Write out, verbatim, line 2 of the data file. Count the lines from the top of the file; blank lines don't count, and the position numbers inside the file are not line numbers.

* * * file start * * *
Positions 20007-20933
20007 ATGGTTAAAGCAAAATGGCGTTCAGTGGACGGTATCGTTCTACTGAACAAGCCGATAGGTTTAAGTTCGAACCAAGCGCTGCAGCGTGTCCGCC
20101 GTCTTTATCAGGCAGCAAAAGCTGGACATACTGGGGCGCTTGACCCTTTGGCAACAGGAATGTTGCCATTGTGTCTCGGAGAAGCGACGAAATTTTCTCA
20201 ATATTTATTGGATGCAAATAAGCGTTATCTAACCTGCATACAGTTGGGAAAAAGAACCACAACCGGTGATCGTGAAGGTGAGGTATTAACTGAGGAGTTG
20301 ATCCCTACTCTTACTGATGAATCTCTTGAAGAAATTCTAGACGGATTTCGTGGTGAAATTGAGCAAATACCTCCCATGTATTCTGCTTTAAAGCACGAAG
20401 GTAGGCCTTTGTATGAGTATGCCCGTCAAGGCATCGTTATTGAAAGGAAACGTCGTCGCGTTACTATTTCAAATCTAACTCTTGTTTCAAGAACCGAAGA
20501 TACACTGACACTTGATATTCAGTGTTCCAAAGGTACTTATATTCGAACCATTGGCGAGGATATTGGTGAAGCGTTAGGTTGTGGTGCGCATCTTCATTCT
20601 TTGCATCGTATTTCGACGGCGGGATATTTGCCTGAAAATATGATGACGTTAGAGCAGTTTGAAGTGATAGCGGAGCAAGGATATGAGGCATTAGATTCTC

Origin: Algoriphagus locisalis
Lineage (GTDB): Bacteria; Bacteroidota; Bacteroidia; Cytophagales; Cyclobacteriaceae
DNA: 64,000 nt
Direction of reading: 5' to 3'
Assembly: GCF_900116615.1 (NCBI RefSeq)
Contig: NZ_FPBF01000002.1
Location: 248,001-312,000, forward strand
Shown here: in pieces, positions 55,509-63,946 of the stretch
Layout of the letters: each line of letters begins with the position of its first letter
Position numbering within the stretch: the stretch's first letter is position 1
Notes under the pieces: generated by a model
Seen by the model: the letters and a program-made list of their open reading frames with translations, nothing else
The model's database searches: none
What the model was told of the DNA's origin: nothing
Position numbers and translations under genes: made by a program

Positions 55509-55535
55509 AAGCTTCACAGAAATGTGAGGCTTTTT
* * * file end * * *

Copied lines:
20007 ATGGTTAAAGCAAAATGGCGTTCAGTGGACGGTATCGTTCTACTGAACAAGCCGATAGGTTTAAGTTCGAACCAAGCGCTGCAGCGTGTCCGCC